As the evidence in support of the Paleolithic diet continues to pile up, it's becoming more and more difficult for popular health writers and government public health agencies to ignore it. Some have gracefully conceded that they may have been wrong, while others are stubbornly doubling down on their criticisms of the diet.
Writing at The Conversation, evolutionary biologist Darren Curnoe typifies the second approach. He argues that the Paleo diet is a " largely impossible dream based on a set of fallacies about our ancestors," even positing that the diet could be harmful. His arguments are similar to Marlene Zuk's criticisms of the Paleo diet, and consequently Curnoe is wrong for the same reasons she is: he ignores evidence that doesn't fit his argument and misstates what proponents of the diet actually recommend.
The first key point to make is that the Paleo diet works. Regardless of the more abstract issues in play, like whether or not human evolution has stopped, the fact remains that people who go on some variant of the Paleo diet lose weight and improve their health, often dramatically.
Several studies back up this conclusion, all curiously absent from The Conversation piece. One 2007 study compared the Paleo diet to the Mediterranean diet and found that the former better enabled men with heart disease and type 2 diabetes to control their blood sugar. Both groups lost weight, but the Paleo group in the study naturally ate fewer calories and saw greater reductions in waist circumference. Every patient in the Paleo group was also able to bring his blood sugar down to normal levels.
Another study from 2009 similarly found that "a Paleolithic diet improved glycemic control and several cardiovascular risk factors compared to a Diabetes diet in patients with type 2 diabetes." A study of healthy but obese women found comparable results as well: the patients lost weight, reduced their liver fat; lowered their blood pressure, cholesterol and fasting blood sugar.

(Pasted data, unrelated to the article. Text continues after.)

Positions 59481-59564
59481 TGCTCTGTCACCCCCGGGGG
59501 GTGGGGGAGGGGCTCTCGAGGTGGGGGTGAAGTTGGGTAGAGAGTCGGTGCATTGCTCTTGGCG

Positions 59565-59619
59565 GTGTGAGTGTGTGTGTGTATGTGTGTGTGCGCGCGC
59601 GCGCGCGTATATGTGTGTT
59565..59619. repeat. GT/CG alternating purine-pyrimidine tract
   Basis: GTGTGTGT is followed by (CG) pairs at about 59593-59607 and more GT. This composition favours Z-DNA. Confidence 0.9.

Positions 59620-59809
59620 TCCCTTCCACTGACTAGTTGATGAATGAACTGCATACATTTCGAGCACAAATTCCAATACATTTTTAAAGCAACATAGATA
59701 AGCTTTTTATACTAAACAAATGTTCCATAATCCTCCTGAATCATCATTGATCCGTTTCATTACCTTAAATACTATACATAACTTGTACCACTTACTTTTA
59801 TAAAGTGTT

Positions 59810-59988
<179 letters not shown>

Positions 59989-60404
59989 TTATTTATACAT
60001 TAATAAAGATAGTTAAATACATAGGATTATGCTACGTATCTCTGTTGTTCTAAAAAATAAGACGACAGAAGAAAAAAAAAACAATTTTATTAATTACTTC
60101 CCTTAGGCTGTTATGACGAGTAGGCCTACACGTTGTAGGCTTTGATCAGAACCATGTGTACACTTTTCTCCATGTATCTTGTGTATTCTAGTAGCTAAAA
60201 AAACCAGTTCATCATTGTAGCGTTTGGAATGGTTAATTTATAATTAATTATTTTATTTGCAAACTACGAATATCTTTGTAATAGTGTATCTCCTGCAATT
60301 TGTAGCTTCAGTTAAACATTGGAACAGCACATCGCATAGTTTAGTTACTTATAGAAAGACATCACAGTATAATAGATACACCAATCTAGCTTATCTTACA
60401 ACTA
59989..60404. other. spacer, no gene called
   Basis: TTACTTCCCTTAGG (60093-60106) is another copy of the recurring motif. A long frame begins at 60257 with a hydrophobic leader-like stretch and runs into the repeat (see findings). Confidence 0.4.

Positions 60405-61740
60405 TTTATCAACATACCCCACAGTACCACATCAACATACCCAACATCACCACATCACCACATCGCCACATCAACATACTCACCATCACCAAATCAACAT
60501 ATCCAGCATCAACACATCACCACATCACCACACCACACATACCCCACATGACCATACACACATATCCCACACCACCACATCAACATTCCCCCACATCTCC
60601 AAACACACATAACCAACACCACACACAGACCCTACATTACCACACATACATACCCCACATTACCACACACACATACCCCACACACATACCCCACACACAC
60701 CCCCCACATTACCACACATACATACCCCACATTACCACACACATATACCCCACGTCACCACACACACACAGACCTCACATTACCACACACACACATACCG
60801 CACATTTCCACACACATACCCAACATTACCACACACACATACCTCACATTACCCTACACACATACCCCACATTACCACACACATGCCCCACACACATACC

There are other studies that could be discussed, but you get the point. Compared to the diets deemed acceptable by the medical establishment, the Paleo diet does a better job of improving every marker for metabolic health we currently measure. Moreover, it's helping people who are most at risk for harm-- fat people, diabetics and heart disease patients.
The foundation of Curnoe's argument is that the link between a healthy diet and our Paleolithic ancestors is dubious. He cites an International Journal of Obesity article in support of this point, which argued that scientists have a difficult time determining how our biology influences our propensity to gain weight, though they know it exerts some influence. From this information, Curnoe says that the Paleo diet is based on "assumptions [that] are difficult to test or even outright wrong." But given this admitted ignorance of how evolution influences obesity, I'm curious how Curnoe or any other critic can so confidently attack the Paleo diet. If the evidence is too limited to draw a conclusion, why is Curnoe drawing a conclusion?